Carrie Brownstein Measurements: Body, Bra, Waist, Hips, & Shoe Size
Carrie Brownstein is a famous American singer, musician, writer, and actress. She was first known as a member of the break-up rock band Excuse 17 until she eventually formed the hugely popular rock band Sleater-Kinney in the early nineties. After several years of sporadic solo touring, she joined Wild Flag with which she continues to this day. From their formation until they breakup in the late eighties, Carrie and Wild Flag were one of the biggest influences on the music of both the United States and England. Her career spanned four decades, during which she wrote and sang numerous songs about various aspects of American life and music.
The life of Carrie Brownstein was once filled with hard work and tragedy. Born as Carrie Christine Brownstein in Toledo, Ohio, her father died when she was young, forcing her to move with his parents to New York City where her mother became a teacher. Though she was a bright student, Carrie’s musical tastes were inspired by the anti-American music of her time, particularly the politically incorrect gospel and blues that had gained popularity in the wake of World War II. She would also spend a large portion of her teen years traveling between cities, as she tried to find stardom while avoiding the crush of her own adolescence.
In her teens, Carrie Brownstein made a name for herself playing in several local groups that gave her the chance to meet and develop friendships with other artists. Among these was the bandleader Fred Armisen who would bring Carrie to rehearsal every week. Through the years, Carrie would become acquainted with other well-known individuals such as John Entwistle, Peter Sellers, and Paul Simon, who would also give her the chance to perform with them.
Carrie Brownstein Measurements
|Figure Measurements||35-25-33 in|
|Body Size||35 inches|
|Bra Size||36B (US)|
|Waist Size||24 in / 61 cm|
|Hips Size||33 in / 86 cm|
|Height||5 ft 5 in / 165 cm|
|Weight||126 lb / 57 kg|
In the mid-to late 90s, Carrie relocated to Los Angeles to pursue a career in stand-up comedy. A year later, she began performing at the U.S. Open where she was discovered by the band opening for Nirvana. Later she was cast as a singer in the movie version of “Catch Me If You Can” and went on to have a successful career in both comedy and music. Now she is known for her second book of a fictionalized memoir entitled “Carrie Brownstein: The Memoir.”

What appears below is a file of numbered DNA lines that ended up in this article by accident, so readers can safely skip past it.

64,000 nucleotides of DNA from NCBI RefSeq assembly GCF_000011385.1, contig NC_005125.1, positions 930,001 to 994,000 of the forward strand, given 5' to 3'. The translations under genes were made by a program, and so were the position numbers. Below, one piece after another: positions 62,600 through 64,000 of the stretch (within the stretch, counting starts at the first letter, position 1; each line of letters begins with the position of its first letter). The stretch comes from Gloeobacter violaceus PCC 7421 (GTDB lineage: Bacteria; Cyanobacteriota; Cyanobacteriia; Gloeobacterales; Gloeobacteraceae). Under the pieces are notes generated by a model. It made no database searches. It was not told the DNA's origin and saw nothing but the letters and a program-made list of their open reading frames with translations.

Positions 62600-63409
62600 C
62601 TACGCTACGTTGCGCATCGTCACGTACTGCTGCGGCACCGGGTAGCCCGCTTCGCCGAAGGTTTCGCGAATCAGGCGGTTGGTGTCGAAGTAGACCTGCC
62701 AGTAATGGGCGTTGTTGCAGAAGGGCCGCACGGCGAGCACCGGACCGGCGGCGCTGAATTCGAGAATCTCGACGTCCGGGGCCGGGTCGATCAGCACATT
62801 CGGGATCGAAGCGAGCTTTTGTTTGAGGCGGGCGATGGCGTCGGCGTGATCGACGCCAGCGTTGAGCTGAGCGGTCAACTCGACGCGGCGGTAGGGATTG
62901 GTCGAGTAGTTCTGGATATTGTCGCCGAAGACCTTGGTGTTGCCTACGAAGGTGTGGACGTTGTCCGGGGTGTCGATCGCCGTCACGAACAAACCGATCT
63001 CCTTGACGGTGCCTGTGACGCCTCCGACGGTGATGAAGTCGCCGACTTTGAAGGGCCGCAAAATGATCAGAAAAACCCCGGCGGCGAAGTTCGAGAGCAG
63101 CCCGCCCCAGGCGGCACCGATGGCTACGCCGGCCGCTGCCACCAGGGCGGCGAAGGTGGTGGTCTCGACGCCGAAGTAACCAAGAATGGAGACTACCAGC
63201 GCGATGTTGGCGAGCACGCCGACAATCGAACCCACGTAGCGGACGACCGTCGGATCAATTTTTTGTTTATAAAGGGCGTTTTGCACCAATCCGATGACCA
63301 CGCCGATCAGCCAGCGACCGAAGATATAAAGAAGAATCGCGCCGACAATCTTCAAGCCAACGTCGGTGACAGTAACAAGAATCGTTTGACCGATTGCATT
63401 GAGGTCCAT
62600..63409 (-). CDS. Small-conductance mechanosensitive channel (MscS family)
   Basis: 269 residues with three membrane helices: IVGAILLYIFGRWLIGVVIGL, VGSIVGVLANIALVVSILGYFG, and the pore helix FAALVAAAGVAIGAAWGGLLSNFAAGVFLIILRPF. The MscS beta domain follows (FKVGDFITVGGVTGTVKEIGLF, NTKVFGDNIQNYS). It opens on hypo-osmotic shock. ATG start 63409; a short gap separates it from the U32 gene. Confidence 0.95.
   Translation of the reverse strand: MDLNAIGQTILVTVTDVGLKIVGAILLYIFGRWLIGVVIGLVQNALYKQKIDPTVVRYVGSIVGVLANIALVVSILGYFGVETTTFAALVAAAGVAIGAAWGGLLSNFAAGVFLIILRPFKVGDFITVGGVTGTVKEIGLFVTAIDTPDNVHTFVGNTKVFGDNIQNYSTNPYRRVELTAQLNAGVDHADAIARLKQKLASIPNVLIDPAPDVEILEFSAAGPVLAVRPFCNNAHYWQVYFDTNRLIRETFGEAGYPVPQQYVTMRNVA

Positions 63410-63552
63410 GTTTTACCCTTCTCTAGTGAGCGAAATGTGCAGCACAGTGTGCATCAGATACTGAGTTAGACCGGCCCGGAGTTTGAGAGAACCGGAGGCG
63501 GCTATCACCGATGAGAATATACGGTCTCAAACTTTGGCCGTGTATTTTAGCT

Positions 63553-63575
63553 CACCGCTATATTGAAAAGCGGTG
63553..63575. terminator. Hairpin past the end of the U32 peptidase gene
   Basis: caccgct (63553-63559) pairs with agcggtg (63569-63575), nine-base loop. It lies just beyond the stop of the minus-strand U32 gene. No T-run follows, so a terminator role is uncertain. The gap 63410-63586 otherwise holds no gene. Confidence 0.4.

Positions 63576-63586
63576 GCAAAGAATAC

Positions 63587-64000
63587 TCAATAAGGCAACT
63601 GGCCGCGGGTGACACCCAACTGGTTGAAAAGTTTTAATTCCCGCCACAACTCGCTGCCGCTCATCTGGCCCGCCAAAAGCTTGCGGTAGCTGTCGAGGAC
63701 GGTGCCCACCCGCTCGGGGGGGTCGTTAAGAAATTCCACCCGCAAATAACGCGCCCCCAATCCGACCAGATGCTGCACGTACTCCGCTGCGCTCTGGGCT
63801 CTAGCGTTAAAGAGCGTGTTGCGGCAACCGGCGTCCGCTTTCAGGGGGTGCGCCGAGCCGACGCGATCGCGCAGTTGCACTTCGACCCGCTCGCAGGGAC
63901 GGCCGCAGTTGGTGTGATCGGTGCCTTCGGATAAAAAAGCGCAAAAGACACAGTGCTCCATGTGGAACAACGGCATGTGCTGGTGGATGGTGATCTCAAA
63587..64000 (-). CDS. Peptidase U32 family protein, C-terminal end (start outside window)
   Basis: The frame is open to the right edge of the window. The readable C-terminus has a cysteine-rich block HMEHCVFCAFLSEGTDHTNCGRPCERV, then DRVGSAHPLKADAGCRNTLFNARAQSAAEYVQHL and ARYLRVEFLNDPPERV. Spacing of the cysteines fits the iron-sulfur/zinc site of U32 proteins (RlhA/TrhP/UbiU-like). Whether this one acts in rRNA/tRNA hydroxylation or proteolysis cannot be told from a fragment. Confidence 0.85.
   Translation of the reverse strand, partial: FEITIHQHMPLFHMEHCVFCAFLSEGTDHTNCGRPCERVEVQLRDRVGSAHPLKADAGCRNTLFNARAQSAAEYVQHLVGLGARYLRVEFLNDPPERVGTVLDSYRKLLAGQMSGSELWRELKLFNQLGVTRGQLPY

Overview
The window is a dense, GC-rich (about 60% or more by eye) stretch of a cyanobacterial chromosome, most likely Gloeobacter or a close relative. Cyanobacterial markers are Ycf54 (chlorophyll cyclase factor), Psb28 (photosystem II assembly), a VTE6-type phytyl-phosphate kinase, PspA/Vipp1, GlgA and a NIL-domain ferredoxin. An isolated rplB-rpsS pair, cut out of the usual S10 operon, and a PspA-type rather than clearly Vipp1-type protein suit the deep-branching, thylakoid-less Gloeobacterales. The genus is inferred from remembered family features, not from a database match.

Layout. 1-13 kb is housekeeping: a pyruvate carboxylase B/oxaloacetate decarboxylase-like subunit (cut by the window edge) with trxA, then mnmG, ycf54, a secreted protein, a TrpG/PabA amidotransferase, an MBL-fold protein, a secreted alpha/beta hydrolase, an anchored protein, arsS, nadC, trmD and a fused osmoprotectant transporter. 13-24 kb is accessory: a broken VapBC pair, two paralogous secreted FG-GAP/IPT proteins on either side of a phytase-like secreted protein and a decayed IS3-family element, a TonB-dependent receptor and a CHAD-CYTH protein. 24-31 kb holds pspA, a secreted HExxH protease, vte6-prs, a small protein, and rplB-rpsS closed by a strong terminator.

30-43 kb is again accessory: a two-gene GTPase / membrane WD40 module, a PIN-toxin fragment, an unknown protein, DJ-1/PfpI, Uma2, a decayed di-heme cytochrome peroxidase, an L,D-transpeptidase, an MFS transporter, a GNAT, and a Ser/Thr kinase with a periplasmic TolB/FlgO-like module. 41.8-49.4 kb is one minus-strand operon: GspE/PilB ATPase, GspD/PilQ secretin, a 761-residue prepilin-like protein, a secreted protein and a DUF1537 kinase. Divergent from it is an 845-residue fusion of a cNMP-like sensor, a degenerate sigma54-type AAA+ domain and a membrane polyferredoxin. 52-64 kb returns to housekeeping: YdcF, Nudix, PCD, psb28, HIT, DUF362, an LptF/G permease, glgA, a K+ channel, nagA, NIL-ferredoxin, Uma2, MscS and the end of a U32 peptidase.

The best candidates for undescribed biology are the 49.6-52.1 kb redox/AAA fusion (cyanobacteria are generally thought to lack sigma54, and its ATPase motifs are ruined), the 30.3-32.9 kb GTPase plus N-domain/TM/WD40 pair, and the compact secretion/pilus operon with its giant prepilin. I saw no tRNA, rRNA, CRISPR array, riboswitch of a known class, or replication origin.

The humor in” Carrie Brownstein: The Memoir” comes from the author’s memories of dressing up in the grunge clothing that was popular at the time. She also vividly recalls her attempts to find stardom while avoiding the crush of her own adolescence. As she describes her short stints dressing up as a character in “Punk Rock” and” Valvegas,” the reader gets a glimpse into the life of a successful touring musician. The memoir ends with an account of her brief relationship with Portlandia and her eventual return to suburb life.
This second book chronicles her journey through the many ups and downs that define being a young woman who is in the midst of a changing musical era. Portrait of Carrie Brownstein, or Carrie Brownstein: The Memoir is the second book in what is supposed to be a trilogy of novels chronicling the rise and fall of Portlandia, a spirited young rock band from Seattle who quickly became one of America’s biggest acts. The first novel, Portrait of Carrie Brownstein: The Cool (c2007) was also very well-received. But this book has a distinct advantage over its predecessors – it covers a period during which Portlandia was in the midst of a major popularity burst, while The Cool remains largely ignored by historians and music critics. Additionally, Portrait of Carrie Brownstein contains some excellent inside material that would not have been available to a mainstream audience.